Even the great Guido van Rossum checks in his Python code, and Thompson checks in C code. Linus Torvalds, author of the biggest collaboration Open Source Software project in history, says he actually judges coders — not by their ability to code — but how they react to other engineers’ code. As a bonus, reading others’ code also can help you become a better coder. You often can see things in the source code that are left unsaid in the office.

Knuth would wholeheartedly agree. “The more you learn to read other people’s stuff,” he said, “the more able you are to invent your own in the future, it seems to me.”

When Collaboration Goes Awry

Collaboration is generally a solid learning tool, but can be catastrophic when injected at the wrong time. Hansson has seen too many Open Source Software (OSS) projects fallen victim to premature collaboration. That’s why, for the first 1.5 years of RoR’s life, Hansson had commit rights to the framework. And it took another 4.5 years before he felt comfortable collaborating with another framework to produce RoR version 3. Even then, it wasn’t easy for him.

“I’ve seen plenty of open source projects being pulled in a thousand different ways because you allow collaboration to happen too early before the culture and vision is established enough so that you can invite enough people safely into the project without them spoiling it,” he says in a Developer’s Life podcast.

Plus, the truth of the matter is, many programmers simply enjoy blasting through code alone. Solo coding is faster, short-term. You don’t have to worry about communication mishaps. And things are generally more uniform. Engineer Ben Collins-Sussman once asked a room full of programmers:

  • How many of you work solo? …Crickets…

  • How many of you LIKE to work solo? Nervous laughter and raised hands spread across the room.

Collaborating is a necessary evil for many of the greats, like Norvig, who is now Director of Research at Google. Norvig makes the observation that too much collaboration is also not as effective. “If you’ve got two good programmers,” he says, “it’s better for them to work independently and debug each other’s work than to say we’ll take 50% hit just for that second set of eyes. 10% of the time it’s good to sit down and have that shared understanding. But I think most of the time, you’re not going to be as effective.”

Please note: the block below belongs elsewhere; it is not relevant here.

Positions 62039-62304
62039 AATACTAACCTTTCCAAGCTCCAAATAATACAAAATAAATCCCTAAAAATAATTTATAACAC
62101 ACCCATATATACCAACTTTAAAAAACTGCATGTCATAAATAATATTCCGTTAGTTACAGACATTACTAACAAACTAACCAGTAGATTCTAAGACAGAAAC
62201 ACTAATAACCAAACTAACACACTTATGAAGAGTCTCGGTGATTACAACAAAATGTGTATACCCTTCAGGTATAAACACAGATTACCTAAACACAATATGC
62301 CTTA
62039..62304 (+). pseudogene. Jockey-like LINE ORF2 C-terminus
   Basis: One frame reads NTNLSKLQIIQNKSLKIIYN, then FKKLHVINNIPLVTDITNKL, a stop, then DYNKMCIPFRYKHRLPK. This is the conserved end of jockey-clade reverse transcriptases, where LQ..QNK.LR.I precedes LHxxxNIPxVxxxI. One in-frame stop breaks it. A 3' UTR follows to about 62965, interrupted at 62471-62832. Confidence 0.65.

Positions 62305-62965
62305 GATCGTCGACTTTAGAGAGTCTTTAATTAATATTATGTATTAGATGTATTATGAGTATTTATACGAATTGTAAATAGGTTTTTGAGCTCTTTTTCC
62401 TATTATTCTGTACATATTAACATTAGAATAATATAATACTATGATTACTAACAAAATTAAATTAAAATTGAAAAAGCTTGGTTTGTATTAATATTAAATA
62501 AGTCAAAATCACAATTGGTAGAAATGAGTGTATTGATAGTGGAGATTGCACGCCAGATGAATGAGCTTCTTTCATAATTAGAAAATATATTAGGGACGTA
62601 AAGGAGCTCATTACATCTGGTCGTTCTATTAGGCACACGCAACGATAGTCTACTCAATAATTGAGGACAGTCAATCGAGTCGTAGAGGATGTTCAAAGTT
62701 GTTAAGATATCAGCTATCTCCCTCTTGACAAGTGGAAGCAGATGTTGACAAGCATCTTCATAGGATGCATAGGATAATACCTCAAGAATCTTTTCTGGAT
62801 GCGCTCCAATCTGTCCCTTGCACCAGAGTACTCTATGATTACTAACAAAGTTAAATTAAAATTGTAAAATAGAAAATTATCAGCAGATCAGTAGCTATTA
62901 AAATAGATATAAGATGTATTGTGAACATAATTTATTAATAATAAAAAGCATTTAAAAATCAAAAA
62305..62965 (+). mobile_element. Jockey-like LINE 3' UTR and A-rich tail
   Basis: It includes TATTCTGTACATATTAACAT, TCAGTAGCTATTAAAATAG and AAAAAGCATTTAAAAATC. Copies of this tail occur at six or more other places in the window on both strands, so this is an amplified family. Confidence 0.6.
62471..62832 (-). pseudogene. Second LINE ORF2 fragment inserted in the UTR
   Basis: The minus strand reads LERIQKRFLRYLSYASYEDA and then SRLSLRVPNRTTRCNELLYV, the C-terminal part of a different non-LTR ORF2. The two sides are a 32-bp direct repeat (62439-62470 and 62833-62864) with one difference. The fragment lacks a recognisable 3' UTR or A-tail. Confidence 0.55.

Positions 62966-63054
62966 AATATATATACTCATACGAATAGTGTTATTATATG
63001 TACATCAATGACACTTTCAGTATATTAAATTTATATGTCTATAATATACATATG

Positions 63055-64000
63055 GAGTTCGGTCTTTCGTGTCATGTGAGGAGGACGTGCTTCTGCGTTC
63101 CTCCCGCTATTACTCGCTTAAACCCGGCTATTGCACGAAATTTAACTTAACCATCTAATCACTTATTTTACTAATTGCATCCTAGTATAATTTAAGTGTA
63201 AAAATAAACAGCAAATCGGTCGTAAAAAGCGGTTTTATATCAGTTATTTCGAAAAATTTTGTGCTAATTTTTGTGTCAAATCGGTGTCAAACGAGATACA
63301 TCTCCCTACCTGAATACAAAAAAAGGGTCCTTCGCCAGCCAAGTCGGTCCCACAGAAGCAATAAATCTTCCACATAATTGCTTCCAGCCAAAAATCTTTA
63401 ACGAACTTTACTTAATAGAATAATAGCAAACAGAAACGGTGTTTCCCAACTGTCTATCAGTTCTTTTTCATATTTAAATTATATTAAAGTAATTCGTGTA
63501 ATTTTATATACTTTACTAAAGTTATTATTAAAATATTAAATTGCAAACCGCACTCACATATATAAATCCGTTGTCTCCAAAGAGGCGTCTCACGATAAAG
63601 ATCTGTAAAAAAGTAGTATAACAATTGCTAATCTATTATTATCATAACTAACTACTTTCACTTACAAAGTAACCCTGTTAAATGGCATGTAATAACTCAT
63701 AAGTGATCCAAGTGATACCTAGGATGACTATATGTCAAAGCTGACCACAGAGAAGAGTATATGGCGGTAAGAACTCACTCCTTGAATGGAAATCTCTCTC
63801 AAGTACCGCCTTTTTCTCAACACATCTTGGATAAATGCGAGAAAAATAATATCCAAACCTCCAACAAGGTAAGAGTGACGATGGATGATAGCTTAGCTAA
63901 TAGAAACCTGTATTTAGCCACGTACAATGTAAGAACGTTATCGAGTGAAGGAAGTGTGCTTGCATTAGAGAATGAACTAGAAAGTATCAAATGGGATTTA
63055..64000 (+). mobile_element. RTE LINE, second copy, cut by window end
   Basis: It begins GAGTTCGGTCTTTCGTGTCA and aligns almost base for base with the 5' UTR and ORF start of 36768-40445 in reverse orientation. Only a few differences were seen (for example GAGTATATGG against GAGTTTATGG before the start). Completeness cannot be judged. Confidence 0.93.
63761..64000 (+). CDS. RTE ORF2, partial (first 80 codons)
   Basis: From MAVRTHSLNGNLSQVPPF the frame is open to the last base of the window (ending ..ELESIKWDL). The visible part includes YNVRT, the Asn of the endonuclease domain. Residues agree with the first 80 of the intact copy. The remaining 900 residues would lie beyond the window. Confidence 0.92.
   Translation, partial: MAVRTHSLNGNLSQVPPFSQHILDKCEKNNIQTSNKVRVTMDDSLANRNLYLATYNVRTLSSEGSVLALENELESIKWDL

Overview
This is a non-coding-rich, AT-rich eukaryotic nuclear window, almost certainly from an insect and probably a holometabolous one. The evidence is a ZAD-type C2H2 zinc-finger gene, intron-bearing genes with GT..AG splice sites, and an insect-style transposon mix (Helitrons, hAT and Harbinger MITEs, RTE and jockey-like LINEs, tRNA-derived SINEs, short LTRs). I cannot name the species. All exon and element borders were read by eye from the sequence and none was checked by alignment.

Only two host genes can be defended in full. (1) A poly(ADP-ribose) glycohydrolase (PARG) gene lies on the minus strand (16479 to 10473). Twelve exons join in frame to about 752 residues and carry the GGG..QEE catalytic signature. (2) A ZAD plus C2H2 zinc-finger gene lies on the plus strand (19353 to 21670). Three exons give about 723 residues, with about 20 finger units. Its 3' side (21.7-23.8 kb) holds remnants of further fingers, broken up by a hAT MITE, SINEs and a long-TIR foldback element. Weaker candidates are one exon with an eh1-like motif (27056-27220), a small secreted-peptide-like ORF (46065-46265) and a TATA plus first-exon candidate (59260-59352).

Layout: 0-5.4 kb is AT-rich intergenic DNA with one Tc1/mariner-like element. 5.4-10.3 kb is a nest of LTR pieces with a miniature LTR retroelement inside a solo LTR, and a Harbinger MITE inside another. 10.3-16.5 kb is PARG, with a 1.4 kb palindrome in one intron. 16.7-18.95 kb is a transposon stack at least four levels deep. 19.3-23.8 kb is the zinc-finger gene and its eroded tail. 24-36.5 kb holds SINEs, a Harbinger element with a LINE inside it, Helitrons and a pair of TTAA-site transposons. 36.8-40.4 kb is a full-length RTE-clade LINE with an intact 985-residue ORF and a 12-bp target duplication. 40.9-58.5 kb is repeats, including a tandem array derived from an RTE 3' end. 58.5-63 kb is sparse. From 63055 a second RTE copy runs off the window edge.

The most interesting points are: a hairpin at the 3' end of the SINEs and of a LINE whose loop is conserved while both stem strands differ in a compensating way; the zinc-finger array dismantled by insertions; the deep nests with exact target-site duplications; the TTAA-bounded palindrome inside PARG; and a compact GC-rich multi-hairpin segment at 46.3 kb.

For collaborating on a project that lacks a clear vision, unlike that of Hansson, it’s good to figure out what the problem is together. Once you have an idea, great programmers divvy up the work; leave them alone to burn through the code and sync up during review. The best collaboration happens by creating a solid feedback loop, where you can catch one another’s errors before you’re too far into the project.

John Carmack, known for creating Doom, was also very wary of adding more programmers to his process of achieving his vision of great games. There was a time when Carmack wrote the majority of the basic program, he says.

Now, we’ve got lots of situations where, if something is not right, it could be like, “Oh that’s Jan Paul’s code, or Jim’s code, or Robert’s code.” It’s not so much a case where one person can just go in and immediately diagnose and fix things. So, there is a level of inefficiency.

Again, there’s a limit to what a lone wolf can do. Doom 3 required a lot more features, which meant more programmers. Carmack found this to be a double-edged sword. So, it’s manageable, he says — and necessary — in achieving a grander vision.

Jack Of All Trades And Master Of One

Most — if not all — of the seven legendary programmers had at least one thing in common: They mastered one well-defined domain, primarily using one language to carry out their work. Jonathon D. Tang pointed this out in a recent Hacker News comment, and it rings true. Knowing your language inside out is key to optimal performance. So, “read the reference, read books that not only show you the mechanics of the language but also debugging and testing,” Norvig advises. Being able to memorize the common calls for your language of choice can help expedite productivity.

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But it can get really comfortable (or boring) really fast if you stick to just one set of tools and domain. So, after mastering one definitive domain, most of them have experience in switching contexts, which helps them open their minds and see things in a different way.

For instance, John Carmack switched from creating video games to Oculus for virtual reality. LIkewise, Rob Pike moved from Plan 9 to Go. Andy Hertzfeld transitioned from writing the original Mac system software in assembly to writing the Google+ Circle Editor in JavaScript. “But rarely do the greats ever try to juggle multiple platform at the same time,” Tang said in a follow-up email. Delving into new domains after mastering one helps you see things in different levels.

Visualizing The Program In Your Brain